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Event Time
3:30 p.m.
Atlantic Building Room 2400 & Zoom

AOSC Seminar by Dr. Madeleine Youngs, 3/28/2024

AOSC Seminar

Madeleine Youngs




The Southern Ocean Circulation and Climate: The Localizing Effect of Topography



The Southern Ocean plays a major role in the global carbon dioxide balance; it draws down a disproportionally-large portion of human-caused carbon dioxide emissions. To understand this carbon budget, we investigate the vertical transport in the Southern Ocean because it fluxes tracers (like carbon) between the depth and the surface.  Recent work shows that this vertical transport preferentially occurs downstream of bottom topography, but this localized transport is not well described by the existing two-dimensional theory.  We address this gap by using an idealized Southern Ocean-like channel numerical model, with particle tracking in a circulation mathematically-equivalent to the full three-dimensional flow.  This allows us to develop a new mechanistic understanding of the three dimensional-nature of the overturning.   In addition, we run this model with simple biogeochemistry to investigate how the localized transport affects the carbon budgets.  We find that air-sea carbon flux is enhanced over the topography, but is poorly sampled using Lagrangian floats (like those currently used to sample the Southern Ocean).  The localization of the transport of carbon shows the necessity of careful modeling and sampling of these undersea ridges for a complete picture of carbon budgets and their variability, in order to fully understand the global carbon budget.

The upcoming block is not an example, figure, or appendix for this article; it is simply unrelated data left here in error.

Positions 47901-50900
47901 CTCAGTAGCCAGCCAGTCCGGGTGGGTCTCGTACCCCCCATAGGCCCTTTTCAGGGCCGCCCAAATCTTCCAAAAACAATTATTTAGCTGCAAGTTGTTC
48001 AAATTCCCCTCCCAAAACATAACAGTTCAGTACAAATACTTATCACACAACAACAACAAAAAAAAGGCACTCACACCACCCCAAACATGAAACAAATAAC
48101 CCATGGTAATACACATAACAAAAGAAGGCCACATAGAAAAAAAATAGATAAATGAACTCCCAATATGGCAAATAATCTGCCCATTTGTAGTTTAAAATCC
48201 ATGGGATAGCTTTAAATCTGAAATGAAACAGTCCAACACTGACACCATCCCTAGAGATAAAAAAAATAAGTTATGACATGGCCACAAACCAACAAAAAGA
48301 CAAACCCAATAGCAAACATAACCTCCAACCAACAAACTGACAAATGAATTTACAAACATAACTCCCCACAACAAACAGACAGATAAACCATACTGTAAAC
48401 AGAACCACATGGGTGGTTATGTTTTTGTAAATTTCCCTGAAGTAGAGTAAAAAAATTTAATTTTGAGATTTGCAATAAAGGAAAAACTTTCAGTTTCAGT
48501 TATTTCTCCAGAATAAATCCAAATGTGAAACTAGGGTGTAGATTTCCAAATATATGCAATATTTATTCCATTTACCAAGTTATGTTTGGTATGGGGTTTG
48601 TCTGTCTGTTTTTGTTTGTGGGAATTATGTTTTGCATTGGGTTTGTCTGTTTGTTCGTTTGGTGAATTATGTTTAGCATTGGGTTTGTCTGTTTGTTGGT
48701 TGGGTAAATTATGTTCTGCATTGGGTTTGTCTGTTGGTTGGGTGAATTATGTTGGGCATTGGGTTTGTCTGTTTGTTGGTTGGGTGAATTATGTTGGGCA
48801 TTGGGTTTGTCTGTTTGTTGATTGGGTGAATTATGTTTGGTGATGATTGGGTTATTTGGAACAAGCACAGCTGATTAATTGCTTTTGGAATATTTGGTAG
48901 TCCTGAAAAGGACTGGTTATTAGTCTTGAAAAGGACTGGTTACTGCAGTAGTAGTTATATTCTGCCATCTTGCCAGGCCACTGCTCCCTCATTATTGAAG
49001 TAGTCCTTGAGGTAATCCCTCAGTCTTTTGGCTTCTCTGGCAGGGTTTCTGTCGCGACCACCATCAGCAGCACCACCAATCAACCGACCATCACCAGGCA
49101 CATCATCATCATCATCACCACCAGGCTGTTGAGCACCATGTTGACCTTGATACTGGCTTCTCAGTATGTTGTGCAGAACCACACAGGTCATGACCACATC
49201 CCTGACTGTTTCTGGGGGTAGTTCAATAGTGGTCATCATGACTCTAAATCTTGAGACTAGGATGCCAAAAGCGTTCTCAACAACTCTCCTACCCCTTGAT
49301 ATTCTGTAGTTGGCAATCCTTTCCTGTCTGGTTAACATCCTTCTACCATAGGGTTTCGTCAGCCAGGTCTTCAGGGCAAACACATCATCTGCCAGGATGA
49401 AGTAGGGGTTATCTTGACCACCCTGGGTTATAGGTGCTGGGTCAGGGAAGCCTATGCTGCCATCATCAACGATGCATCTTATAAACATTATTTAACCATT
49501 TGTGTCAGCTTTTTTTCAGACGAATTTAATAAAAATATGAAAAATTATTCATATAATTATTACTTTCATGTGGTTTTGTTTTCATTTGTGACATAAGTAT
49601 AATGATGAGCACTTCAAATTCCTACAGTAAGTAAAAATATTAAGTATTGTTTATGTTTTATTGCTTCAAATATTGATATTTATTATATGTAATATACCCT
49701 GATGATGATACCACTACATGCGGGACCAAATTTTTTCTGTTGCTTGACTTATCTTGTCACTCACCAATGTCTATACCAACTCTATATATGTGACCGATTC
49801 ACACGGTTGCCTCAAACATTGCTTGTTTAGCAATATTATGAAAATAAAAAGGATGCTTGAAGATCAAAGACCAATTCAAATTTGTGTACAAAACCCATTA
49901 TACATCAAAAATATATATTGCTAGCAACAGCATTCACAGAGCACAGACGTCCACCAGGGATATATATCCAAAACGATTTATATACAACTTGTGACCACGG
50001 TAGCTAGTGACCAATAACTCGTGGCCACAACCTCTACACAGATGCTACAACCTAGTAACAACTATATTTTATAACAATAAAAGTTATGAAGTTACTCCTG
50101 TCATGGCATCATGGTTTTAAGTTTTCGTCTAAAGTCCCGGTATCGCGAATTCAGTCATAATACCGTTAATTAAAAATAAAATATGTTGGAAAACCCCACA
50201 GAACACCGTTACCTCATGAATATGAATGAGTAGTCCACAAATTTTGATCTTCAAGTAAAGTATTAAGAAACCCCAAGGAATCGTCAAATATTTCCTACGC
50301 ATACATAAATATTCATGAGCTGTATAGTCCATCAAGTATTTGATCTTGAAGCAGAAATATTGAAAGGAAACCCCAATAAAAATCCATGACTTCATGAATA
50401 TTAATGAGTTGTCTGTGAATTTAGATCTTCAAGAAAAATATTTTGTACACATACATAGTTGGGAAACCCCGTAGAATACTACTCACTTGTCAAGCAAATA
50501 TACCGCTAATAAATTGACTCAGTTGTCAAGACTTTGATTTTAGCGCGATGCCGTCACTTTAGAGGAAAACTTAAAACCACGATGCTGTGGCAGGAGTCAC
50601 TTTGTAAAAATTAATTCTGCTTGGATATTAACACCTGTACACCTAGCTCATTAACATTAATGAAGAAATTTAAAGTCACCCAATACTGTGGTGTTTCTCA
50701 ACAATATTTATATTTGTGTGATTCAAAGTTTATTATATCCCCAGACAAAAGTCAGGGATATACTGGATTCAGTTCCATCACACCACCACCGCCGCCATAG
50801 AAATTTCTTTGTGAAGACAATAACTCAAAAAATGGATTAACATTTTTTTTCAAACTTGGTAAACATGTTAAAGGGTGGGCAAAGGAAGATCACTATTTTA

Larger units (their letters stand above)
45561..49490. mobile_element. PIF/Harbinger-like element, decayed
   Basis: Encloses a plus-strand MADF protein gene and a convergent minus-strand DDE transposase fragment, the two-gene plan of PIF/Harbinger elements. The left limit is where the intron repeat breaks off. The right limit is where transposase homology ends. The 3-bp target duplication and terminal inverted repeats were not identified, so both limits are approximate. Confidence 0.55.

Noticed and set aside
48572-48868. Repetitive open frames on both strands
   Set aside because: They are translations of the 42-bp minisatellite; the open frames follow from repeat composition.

I study large-scale geophysical fluid dynamics of the ocean and climate with a focus on both fundamental and applied problems and an overarching goal to address the question: How do atmospheric and oceanic dynamics influence global climate change? My PhD thesis focused on the dynamics of the Southern Ocean under a changing climate. As a postdoc, I have expanded my interest to dynamical systems techniques for geophysical systems and applied these to the atmosphere, specifically considering how oceanic and atmospheric storm tracks, regions of enhanced large-scale turbulence, respond to and feed back on Earth's climate. In the future, I will combine the relevant physics questions with new methods and tools to improve our understanding of climate. My current project investigates ice-shelf melt feedbacks on Southern Ocean circulation in a warming climate.



James Carton


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AOSC Seminar

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Seminar: 3:30-4:30pm, Room: ATL 2400(only when in-person)
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